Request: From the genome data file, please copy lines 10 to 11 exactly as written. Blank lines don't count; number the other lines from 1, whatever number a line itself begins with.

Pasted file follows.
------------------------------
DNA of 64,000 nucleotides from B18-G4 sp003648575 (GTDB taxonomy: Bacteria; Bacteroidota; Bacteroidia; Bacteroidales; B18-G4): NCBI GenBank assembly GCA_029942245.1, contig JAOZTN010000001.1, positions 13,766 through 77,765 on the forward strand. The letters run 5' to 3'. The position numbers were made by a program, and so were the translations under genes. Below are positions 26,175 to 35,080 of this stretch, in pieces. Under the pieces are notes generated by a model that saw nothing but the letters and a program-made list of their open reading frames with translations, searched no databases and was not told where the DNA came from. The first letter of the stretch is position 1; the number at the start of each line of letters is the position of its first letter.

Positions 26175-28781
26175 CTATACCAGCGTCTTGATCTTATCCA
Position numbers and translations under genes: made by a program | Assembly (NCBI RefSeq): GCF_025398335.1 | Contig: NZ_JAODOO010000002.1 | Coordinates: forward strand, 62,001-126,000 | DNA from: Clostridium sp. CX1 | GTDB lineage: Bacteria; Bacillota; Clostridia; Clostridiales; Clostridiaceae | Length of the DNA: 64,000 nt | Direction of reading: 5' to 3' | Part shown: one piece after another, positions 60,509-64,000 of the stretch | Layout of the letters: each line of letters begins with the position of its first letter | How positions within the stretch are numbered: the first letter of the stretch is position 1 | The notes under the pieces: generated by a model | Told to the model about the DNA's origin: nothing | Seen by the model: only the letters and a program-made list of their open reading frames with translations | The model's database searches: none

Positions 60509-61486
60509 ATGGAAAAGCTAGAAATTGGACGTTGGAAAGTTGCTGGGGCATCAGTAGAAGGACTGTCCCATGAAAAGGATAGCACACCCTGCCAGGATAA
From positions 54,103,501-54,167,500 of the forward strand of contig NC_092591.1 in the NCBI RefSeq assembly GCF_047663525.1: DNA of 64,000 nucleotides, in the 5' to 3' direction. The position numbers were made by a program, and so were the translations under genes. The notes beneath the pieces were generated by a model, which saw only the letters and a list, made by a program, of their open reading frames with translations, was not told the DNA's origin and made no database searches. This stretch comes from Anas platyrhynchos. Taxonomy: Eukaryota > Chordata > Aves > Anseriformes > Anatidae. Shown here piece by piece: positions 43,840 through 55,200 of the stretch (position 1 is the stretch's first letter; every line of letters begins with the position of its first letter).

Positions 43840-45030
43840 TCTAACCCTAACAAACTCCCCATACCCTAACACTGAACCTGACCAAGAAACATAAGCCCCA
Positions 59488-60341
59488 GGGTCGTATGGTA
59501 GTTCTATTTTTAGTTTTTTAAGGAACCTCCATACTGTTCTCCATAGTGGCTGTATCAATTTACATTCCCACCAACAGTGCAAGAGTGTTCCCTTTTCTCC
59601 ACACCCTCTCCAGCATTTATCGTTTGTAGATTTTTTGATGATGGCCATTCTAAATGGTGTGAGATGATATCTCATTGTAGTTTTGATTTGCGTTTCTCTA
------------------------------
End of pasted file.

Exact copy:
Positions 59488-60341
59488 GGGTCGTATGGTA